Fragile Oasis

Connecting Space and Earth: Learn. Act. Make a Difference.

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Splash Down + 15 Days

Today was our last full day of science. The day started out with all of us conducting live radio and television interviews. The interviews were consecutive 10 minute segments with WLW Radio (Cincinnati), CTV Morning Show (Toronto), CH 13 Fox TV (Tampa), CH 26 Fox TV (Houston), and CH 19 Fox TV (Cincinnati). There really seemed to be a lot of interest in the mission. Immediately after the interviews Dave and hustled into our sea walk gear and conducted a two hour evaluation of our CobraTac navigation system while Nicole and Tim supported the evaluation from inside the habitat.

After the excursion Dave and I had just enough time to come inside get something quick to eat before all four of us went back outside on another two hour scuba dive. We finished the construction of Waterlab and hoisted a Pirate flag on top of the 25' structure to recognize this significant accomplishment. Then Tim and Nicole, conducted an evaluation of a search mission and diver tracking system directed by Mission Control in Houston while Dave and I finished securing waterlab and photo documenting the condition of Aquarius.

Immediately after the excursion we conducted another round of consecutive live media interviews. The afternoon interviews were with: CH 3 ABC (Wilmington NC), Associated Press TV (Washington DC), ARD/NDR German Television, and Greener Magazine (Internet). We also conducted a videoconference to discuss the highlights of our science activities with the US Army's Telemedicine and Advanced Technology Research Center. After the videoconference I took the opportunity to go outside on a system called Hookah. Hookah uses a light weight umbilical to connect to the habitat's air supply. After almost a month of wearing heavy cumbersome gear it was very liberating to go outside exploring with what felt like nothing more than a small scuba mask. I left the habitat solo just before dark and simply swam around and under the habitat and visited our neighbors.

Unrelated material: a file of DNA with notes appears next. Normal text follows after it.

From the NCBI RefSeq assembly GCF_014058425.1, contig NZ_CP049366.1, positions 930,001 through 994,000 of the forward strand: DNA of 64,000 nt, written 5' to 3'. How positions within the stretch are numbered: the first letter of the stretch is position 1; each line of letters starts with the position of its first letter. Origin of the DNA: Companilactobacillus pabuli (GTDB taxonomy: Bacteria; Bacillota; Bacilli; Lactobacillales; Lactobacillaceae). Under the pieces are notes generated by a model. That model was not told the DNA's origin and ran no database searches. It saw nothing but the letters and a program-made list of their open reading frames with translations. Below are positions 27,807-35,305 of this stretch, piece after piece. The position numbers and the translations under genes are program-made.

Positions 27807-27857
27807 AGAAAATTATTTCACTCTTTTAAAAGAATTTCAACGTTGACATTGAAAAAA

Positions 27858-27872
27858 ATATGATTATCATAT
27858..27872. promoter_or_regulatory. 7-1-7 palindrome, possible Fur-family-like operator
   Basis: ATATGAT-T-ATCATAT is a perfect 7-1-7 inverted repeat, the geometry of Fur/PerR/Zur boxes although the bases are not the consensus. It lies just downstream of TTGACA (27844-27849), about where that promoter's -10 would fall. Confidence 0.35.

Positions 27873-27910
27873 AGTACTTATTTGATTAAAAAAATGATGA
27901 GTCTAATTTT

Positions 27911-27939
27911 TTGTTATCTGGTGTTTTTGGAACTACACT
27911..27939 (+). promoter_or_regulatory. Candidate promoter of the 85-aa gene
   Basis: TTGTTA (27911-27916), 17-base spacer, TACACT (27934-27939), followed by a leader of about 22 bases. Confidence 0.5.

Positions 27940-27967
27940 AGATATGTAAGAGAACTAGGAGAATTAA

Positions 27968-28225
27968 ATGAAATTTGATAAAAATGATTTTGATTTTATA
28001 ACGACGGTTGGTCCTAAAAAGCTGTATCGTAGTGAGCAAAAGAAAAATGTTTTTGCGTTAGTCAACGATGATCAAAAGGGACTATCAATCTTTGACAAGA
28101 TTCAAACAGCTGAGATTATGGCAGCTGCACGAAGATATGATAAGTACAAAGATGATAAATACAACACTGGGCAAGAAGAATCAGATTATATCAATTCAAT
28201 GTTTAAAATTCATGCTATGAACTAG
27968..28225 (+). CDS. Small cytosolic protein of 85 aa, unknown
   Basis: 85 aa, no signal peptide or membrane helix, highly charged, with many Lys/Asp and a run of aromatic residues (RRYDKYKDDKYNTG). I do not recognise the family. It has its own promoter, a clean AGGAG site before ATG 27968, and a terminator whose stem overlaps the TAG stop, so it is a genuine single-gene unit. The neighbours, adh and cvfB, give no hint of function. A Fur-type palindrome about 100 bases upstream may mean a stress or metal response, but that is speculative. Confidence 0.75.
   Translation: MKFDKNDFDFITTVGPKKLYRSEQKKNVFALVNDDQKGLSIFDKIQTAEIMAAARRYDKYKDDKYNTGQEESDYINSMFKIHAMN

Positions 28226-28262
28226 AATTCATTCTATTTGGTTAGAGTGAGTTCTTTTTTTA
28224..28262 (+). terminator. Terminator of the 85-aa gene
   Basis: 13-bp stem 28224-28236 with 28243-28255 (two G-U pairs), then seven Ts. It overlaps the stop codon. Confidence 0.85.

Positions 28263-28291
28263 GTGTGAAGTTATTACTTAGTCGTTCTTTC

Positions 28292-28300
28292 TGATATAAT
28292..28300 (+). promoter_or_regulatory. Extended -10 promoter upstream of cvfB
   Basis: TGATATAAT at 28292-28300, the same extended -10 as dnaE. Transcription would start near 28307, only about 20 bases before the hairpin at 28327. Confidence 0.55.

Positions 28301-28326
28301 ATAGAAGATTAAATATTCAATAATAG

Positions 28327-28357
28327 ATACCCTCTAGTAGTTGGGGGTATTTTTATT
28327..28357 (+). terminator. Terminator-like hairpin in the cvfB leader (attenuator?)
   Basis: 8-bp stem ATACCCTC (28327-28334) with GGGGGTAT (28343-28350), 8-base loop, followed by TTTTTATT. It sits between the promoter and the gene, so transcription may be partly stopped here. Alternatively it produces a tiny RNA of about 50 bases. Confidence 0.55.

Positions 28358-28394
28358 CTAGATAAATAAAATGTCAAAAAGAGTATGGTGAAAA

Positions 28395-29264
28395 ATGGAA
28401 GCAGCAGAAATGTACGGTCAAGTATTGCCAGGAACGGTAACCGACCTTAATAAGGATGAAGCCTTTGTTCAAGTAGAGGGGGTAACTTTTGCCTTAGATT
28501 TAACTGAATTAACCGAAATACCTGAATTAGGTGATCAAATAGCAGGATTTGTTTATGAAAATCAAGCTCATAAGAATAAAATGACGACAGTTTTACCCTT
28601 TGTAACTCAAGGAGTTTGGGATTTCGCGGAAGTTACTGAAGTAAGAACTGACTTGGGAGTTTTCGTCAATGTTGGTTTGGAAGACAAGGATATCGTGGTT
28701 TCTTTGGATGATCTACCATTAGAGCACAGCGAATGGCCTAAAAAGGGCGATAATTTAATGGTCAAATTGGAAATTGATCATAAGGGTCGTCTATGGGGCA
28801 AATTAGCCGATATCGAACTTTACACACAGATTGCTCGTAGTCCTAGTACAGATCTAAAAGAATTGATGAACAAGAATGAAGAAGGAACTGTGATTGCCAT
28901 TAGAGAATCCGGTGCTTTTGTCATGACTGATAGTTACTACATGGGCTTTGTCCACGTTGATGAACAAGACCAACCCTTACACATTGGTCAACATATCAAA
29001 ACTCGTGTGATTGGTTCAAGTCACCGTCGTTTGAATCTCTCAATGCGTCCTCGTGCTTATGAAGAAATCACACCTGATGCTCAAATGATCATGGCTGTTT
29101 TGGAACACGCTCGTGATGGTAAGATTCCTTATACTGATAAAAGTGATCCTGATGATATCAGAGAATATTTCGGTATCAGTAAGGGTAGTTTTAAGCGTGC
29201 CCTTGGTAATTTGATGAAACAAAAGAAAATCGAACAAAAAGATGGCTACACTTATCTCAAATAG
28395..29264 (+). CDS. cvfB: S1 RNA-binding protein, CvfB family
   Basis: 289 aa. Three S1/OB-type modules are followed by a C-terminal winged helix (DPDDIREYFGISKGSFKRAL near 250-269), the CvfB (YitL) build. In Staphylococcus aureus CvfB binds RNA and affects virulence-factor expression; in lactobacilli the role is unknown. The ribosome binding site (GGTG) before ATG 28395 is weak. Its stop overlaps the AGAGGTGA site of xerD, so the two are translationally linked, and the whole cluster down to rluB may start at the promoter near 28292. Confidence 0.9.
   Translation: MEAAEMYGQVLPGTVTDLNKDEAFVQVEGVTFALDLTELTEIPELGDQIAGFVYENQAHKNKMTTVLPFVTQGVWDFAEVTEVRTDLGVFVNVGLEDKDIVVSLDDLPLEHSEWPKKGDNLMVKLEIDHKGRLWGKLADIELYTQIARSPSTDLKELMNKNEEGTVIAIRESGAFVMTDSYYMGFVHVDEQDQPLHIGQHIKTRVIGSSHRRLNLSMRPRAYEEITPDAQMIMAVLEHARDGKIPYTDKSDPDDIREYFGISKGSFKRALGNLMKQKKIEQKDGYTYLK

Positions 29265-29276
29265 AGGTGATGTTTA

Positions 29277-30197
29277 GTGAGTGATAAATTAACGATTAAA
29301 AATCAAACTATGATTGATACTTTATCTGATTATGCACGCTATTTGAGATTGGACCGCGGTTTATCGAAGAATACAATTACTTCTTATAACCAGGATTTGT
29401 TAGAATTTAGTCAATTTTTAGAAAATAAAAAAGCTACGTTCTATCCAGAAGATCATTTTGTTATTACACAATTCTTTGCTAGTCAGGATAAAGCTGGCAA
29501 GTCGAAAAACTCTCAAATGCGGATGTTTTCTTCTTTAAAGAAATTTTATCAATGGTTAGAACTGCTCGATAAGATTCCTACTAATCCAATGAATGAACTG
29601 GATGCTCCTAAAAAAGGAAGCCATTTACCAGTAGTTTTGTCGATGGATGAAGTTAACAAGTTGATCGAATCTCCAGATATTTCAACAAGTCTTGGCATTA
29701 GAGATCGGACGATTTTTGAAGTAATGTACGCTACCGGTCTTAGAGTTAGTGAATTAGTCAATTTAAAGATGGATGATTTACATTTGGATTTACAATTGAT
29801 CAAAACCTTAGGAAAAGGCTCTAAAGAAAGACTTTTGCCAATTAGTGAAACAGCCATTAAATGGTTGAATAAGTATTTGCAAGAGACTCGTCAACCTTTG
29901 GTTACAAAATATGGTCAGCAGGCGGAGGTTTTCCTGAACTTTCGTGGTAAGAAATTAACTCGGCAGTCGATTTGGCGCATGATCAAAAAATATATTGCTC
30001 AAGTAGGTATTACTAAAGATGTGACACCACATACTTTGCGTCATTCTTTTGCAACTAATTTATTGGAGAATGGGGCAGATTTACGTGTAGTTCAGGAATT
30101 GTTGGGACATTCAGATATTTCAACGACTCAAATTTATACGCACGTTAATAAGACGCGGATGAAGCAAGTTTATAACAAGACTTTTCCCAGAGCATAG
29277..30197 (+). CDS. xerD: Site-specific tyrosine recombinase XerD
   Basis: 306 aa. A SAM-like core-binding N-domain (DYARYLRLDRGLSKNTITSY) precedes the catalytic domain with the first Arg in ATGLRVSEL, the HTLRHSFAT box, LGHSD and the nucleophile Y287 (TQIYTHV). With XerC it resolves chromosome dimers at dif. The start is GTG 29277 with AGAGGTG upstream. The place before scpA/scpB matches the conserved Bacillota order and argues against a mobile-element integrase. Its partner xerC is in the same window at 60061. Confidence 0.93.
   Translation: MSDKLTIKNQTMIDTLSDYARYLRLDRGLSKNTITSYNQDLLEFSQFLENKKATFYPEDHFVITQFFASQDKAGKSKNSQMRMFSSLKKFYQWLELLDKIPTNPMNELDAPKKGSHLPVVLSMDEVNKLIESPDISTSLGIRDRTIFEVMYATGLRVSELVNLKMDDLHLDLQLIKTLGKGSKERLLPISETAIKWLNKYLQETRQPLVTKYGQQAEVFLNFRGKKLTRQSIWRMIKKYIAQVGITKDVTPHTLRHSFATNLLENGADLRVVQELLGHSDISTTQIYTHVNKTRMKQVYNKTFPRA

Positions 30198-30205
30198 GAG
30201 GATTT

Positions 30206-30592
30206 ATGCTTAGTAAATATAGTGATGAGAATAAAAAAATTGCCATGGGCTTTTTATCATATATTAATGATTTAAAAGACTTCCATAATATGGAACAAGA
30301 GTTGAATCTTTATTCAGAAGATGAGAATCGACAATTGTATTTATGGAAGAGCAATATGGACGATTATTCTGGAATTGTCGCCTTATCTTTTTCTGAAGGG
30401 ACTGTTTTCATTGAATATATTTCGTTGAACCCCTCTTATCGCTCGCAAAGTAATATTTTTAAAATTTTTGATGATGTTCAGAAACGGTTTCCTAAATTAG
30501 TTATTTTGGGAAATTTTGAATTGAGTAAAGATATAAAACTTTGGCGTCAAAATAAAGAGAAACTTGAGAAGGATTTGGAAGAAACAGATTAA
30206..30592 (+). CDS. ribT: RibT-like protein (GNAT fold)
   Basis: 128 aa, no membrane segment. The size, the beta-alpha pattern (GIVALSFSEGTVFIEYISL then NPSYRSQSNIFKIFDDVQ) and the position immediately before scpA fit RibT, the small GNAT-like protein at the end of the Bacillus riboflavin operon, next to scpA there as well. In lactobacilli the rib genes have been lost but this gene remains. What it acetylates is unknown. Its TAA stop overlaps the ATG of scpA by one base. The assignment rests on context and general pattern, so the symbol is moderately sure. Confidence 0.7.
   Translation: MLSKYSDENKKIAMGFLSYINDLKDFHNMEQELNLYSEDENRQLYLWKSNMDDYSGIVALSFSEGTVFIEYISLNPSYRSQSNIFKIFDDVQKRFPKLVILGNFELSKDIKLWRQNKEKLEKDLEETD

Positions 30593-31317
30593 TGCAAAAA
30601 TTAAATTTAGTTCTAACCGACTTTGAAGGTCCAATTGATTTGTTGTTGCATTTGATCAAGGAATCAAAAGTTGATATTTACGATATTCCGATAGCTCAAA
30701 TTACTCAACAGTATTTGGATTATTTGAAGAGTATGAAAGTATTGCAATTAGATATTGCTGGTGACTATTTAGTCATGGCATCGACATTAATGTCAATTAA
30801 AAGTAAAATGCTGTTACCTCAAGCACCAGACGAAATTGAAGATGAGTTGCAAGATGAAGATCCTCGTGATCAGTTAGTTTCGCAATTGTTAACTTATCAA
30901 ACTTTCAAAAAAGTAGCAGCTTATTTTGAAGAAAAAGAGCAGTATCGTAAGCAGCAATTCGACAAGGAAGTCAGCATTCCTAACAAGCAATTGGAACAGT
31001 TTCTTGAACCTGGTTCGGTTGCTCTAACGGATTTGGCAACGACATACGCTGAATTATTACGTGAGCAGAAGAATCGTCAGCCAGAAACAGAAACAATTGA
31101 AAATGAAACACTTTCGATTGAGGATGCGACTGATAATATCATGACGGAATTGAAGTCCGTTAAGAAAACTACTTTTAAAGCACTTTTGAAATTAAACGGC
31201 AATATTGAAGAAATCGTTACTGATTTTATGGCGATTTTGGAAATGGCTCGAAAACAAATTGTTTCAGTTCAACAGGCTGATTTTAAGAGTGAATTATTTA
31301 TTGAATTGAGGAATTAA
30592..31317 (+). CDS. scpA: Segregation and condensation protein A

I had time while I was out there to reflect on the mission in silence as the undersea world grew dark. This was the first time since arriving at Aquarius that I was able to go outside by myself, without the constant crackle of our communication gear and "pinging" of our diver tracking system. It was a very peaceful and rewarding experience. There is a tremendous diversity of sea life that resides near Aquarius. The fish are so used to us being here that they come right up to us. Some are very curious. After my dive we finished our paperwork and chores and called it a night. This has been a very full and rewarding day.